Three women form a rock group and try to break into the big time.
12 episodes of 60 minute duration Thames Television 1976-77.
Innovative and groundbreaking musical comedy drama with a storyline that was almost as sensational off the screen as it was on.
‘Rock Follies’ began with three struggling actresses deciding to audition for a west-end style play entitled ‘Broadway Annie.’ Although they are successfully cast the show itself only ever rises to the dizzying heights of mediocrity and, unsurprisingly, closes leaving the trio out of work. More out of necessity than friendship and a little encouragement from the shows musical director, Derek Huggins (Emlyn Price), the girls decide to form their own rock band called the Little Ladies. The band goes on a tour playing pubs, clubs and bars around provincial Britain, which soon places a strain on their relationships with partners, business contacts and each other. As their fortunes rise and fall they come into contact with fortune hunters, sleazy industry types and manipulators, and end up at one point performing in a soft-core porn film.
The group was made up of Nancy (Rula Lenska), Dee (Julie Covington) and Anna (Charlotte Cornwell) after the producers had tried out endless combinations of trios in order to find the right chemistry. It worked; because the series became a smash hit and, in a case of life imitating art, the Little Ladies had a top ten hit with a single called ‘OK?’ and between seasons (the second was called ‘Rock Follies of ’77’) Julie Covington had a number one hit with ‘Don’t Cry For Me Argentina’.
'Rock Follies' was groundbreaking in so much as it was the first musical drama in serial form and featured all original songs and music, with Busby Berkeley-inspired fantasy sequences that laid the groundwork for the later series ‘Pennies From Heaven’ by Dennis Potter. It was also unusual in portraying strong female central characters, and having an overtly feminist message. The format also anticipated the age of the music video and MTV, being made at a time when the music video itself was in its extreme infancy.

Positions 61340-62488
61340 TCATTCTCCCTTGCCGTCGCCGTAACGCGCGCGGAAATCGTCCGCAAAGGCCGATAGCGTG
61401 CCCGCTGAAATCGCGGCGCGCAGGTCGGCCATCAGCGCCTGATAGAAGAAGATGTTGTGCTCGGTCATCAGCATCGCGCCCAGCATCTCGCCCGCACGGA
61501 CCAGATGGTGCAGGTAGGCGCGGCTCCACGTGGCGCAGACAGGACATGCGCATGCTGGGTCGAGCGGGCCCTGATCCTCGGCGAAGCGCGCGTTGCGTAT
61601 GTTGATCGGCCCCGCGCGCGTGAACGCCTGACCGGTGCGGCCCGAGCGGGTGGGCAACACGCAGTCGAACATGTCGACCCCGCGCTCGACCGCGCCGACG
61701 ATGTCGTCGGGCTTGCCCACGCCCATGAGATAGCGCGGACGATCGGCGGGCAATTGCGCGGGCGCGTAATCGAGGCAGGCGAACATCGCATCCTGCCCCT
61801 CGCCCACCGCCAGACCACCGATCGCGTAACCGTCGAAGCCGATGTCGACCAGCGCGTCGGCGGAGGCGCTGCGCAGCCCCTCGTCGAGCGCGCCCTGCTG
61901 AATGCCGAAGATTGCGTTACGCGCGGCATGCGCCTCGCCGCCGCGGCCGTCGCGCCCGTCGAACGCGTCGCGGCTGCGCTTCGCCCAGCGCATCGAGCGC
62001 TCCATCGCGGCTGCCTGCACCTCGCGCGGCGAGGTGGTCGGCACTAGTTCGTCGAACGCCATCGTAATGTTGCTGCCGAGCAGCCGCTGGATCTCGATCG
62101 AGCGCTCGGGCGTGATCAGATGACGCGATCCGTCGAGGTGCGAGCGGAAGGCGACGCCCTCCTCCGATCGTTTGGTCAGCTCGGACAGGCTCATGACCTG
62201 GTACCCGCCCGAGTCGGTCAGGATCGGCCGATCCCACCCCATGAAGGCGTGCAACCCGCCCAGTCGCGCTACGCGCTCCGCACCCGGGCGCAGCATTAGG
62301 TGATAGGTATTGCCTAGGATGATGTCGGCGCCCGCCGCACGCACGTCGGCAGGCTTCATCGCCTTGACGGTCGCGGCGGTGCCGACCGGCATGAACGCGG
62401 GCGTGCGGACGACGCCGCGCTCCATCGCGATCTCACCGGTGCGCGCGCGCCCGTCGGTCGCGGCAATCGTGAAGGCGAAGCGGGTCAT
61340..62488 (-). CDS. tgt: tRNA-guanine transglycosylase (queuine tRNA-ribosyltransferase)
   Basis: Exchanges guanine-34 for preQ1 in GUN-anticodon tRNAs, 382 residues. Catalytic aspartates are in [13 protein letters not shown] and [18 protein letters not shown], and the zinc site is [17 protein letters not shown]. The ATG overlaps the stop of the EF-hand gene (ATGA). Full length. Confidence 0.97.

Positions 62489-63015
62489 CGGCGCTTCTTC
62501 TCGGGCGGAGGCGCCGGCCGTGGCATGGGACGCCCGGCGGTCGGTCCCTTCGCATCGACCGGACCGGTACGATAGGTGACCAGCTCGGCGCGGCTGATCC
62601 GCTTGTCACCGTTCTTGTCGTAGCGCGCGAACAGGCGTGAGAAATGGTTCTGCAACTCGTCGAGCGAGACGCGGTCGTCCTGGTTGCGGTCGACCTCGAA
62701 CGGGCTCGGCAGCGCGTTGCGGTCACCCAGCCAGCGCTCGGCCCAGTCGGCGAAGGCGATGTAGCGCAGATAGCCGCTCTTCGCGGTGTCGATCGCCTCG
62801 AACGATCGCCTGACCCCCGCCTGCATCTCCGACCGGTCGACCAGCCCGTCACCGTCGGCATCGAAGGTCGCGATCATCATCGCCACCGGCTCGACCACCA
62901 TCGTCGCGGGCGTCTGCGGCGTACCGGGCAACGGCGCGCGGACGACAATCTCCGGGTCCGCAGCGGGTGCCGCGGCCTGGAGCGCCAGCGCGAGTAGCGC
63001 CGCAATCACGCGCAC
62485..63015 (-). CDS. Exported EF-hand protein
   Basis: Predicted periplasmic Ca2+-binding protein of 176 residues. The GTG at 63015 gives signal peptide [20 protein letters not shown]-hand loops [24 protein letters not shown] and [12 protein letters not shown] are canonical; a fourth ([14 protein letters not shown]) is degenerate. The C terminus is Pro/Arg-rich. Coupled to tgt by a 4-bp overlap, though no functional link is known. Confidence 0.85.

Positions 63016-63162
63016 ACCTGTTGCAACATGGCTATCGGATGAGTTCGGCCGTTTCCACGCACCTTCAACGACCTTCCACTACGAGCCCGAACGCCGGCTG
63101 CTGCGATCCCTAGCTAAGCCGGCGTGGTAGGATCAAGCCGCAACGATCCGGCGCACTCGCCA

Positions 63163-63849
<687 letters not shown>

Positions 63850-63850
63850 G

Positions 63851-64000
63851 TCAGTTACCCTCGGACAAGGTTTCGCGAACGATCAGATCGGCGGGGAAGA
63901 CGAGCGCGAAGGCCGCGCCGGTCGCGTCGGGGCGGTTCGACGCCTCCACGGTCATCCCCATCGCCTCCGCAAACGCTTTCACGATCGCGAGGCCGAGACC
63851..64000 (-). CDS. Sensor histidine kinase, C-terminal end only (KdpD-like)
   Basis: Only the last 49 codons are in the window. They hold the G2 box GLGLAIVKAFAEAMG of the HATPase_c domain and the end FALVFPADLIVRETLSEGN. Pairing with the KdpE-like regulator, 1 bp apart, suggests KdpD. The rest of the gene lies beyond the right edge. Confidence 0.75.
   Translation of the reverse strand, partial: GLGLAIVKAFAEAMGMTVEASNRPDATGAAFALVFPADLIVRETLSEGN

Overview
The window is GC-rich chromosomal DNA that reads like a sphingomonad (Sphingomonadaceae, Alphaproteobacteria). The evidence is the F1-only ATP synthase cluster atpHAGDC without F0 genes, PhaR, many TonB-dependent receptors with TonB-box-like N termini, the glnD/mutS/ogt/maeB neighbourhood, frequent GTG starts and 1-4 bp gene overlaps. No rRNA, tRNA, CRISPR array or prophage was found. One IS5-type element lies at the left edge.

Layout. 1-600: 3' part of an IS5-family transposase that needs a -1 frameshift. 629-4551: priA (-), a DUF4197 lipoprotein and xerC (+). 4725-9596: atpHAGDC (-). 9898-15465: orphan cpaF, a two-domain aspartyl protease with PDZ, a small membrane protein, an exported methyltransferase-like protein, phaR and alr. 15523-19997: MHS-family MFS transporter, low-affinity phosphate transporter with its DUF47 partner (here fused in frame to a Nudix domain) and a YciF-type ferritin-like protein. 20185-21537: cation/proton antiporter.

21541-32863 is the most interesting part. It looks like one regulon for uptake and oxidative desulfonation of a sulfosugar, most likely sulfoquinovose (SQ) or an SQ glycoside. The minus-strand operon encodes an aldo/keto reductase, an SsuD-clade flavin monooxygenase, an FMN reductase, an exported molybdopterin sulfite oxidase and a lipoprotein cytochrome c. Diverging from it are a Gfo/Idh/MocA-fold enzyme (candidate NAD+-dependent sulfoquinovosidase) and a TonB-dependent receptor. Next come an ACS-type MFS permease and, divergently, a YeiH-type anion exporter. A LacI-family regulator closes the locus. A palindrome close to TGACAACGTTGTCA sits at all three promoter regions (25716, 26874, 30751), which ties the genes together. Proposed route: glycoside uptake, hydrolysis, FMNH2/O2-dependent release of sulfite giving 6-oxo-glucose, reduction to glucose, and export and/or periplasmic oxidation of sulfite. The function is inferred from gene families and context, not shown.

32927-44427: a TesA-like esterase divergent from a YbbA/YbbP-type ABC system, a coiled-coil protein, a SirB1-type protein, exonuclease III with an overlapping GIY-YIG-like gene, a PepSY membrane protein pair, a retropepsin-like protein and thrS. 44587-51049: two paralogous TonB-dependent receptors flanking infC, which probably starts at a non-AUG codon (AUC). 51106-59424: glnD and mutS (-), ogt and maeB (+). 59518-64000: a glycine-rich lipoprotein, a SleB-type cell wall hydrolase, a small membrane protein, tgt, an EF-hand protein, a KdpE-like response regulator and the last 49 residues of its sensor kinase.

The original music was penned by ‘Roxy Music’ saxophonist Andy Mackay. The show won a BAFTA award in 1976. Industrial action during May 1977 threatened production of the second series causing the last few episodes to be postponed until November. But this series pushed the style further in an experimental direction focusing more on the music and fantasy sequences and sophisticated video effects. The group were joined by Rox (Sue Jones-Davies) and guest actors included Tim Curry and Bob Hoskins.
‘Rock Follies’ was shown in the USA on public service television, and rapidly became something of a cult, but the second series was felt to be too raunchy for sensitive American tastes with its frank portrayal of sex, drugs and rock 'n' roll. As a result the second series wasn’t shown on US television until 15 years later. In the UK there was a storm of controversy when another all-girl group claimed that ITV had stolen their original idea for the series. Annabel Leventon, Diane Langton and Gaye Brown, the all-girl group called ‘Rock Bottom’ and their former manager Donald Fraser gave the idea to Thames television who signed them under contract. The series was to be part fact and part fiction, the factual part being based on the actresses' own experiences, and was to focus on both the group and the individual members' lives to contrast their collective character with their individual characters.
A confirming letter was sent to the parties involved stating that Thames was to 'acquire an option on your services in connection with a possible new series'; that the actresses were to have first refusal should the series be proceeded with; and that if they declined the offer Thames was to have the right to make the series with three other actresses. However, when the idea was accepted ITV recast the group without offering the actresses the agreed option. It was a move that cost the company a £250,000 out-of-court settlement.
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